By Annette Cole Mastron, Communications Director for Southern Writers Magazine
Today is Thanksgiving in the United States and I'm thankful to be writing, again.
I was writing a chase scene in my "work in progress" book when I learned of the coordinated bombings and shootings in Paris on November 13, 2015. Like 9/11, it was an ordinary day with no indication of the terror that was going to be felt throughout the world. As was the rest of the world, I was glued to my television, watching the coverage as it unfolded. I was struck by the horror of the event and deeply saddened by the senseless loss of life. I stopped writing. I prayed, checked on my husband and adult children. In my mind, I began "circling my wagons," not out of fear but as a coping mechanism. I was trying to make sure my immediate world was safe and protected for now. Clearly, a naive response since anyone's world can be changed in an instant by a previously unforeseen event. I am prayerfully thankful for their safety now.
My friend Lauren, coped by packing up her family and animals retreating to their "get away from the city." A place on a quiet river for just the weekend. She desired to get away temporarily from the 24/7 barrage of news, filled with the terror of the events. She wanted to concentrate on the beauty of a crisp fall day on the river with her family. Lauren is thankful.
A Memphis mom flew to Paris to be with her injured daughter in Paris after she was shot. At 23, she was living her dream in Paris. My heart goes out to her and her parents and the terror they are experiencing, but as her dad explained in an interview, "the young woman that was next to her is in a coffin." This statement is jolting in its rawness, but it is the wise perspective of this family's reality. This Memphis family temporarily in Paris is thankful.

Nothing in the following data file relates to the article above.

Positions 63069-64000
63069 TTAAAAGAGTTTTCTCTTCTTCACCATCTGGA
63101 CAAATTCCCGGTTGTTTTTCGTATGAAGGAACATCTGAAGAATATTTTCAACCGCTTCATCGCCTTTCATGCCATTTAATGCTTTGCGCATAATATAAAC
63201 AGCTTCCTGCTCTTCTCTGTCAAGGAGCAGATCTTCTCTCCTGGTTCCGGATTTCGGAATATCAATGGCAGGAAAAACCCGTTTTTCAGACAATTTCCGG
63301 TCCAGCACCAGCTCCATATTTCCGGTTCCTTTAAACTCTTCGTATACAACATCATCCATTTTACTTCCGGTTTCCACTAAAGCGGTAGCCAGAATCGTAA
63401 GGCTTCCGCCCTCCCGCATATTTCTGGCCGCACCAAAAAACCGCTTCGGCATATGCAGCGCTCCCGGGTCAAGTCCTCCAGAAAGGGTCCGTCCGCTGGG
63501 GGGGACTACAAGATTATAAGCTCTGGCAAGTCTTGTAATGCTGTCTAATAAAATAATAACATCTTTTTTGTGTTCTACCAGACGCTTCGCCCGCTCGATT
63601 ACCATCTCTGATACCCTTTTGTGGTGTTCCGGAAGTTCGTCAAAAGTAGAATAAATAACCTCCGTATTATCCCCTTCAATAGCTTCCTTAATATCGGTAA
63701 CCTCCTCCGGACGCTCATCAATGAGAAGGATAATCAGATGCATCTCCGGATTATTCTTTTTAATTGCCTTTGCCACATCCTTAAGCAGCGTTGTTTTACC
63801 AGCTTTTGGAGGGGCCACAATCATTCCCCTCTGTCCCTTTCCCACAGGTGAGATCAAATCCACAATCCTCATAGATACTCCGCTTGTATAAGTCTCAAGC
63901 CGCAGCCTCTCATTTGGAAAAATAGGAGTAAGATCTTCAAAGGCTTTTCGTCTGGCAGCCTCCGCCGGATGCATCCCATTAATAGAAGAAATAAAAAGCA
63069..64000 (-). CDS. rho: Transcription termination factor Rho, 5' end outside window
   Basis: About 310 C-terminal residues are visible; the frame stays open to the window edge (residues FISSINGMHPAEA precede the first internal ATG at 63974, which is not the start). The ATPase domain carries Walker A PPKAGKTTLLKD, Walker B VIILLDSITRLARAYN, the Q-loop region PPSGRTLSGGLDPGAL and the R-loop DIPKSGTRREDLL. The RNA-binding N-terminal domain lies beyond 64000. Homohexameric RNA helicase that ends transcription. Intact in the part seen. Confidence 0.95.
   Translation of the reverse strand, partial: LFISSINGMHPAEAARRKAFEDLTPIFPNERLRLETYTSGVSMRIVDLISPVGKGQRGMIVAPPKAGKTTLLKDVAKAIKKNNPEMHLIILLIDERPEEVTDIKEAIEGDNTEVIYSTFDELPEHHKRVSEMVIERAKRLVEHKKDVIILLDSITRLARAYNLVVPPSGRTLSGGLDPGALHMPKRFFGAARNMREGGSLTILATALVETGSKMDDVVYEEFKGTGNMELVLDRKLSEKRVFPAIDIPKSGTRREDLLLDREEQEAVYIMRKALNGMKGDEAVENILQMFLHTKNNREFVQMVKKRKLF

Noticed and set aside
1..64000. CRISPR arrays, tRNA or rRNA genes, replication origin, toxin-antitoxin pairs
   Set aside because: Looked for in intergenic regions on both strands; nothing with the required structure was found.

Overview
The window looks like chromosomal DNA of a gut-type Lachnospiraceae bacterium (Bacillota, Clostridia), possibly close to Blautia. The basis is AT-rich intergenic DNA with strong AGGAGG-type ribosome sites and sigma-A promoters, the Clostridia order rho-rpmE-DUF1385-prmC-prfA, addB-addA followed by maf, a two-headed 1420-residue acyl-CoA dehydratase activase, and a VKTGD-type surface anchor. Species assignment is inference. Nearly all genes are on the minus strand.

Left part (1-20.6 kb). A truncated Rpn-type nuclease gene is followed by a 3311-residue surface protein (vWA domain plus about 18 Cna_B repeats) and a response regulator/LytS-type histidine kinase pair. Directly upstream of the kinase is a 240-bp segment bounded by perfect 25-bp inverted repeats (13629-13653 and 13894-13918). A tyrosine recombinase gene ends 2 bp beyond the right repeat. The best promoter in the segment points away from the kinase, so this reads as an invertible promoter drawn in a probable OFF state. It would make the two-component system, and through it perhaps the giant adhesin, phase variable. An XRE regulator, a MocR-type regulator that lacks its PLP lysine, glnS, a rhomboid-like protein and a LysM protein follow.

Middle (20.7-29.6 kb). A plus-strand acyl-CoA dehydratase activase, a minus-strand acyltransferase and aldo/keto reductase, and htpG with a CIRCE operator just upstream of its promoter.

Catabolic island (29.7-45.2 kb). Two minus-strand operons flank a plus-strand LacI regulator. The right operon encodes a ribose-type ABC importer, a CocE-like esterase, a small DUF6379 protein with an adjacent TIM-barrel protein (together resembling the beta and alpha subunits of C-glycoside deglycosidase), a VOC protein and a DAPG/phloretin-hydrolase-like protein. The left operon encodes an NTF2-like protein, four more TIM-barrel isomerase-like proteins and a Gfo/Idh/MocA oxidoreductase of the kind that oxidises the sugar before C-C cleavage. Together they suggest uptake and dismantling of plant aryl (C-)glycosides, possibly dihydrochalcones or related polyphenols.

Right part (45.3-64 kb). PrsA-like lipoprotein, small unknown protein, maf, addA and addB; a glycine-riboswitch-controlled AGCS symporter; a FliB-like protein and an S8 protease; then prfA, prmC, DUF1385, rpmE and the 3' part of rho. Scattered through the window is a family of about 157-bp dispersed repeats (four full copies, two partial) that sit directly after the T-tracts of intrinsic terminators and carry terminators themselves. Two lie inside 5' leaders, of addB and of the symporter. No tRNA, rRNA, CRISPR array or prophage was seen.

Much like 9/11 in the weeks and months to come, stories of the terrorists, victims, and heroes will emerge. My mind knows the world is filled with beauty, light, hope and goodness but after sudden and unforeseen events in our lives and the world, how do we get back to our "new normal?" How do we get back to writing?
For me, I returned to writing on Sunday, November 15, 2015 after seeing "The New Yorker's" cartoon by Benjamin Schwartz. It brought tears to my eyes because it touched a "chord of normalcy." If you are familiar with the children's book set in Paris, Madeline by Ludwig Bemelmans, you will never forget the cadence of his words as he tellsMadeline's story. I've read that story a zillion times to my children when they were littler, and the world was safer. I know the rhythm and words by heart. We even made up our own Memphis version of that story filling it with personal references to our lives. This Parisian story is personal to me and my family. I am thankful for the story by Ludwig Bemelmans.
Cartoonist Schwartz tweaked the words ever so slightly as a reflection of the November 13th events.
"In an old house in Paris that is covered with vines, live twelve little girls whose country still shines."
The familiar rhyme that was "adjusted" and reminds me life goes on after "your world goes crazy." Getting back to a normal routine after a "scary event" is the theme throughout the Madeline book.
Author Melissa Tagg posted this facebook picture and an uplifting status post. I'm thankful for author, Melissa Tagg's letting us use her Paris mug with her Peace teabag photo for this post.
So I ask you on this Thanksgiving Day, when reflecting on thankful blessings in your life, "how do YOU keep writing when disturbing events occur?"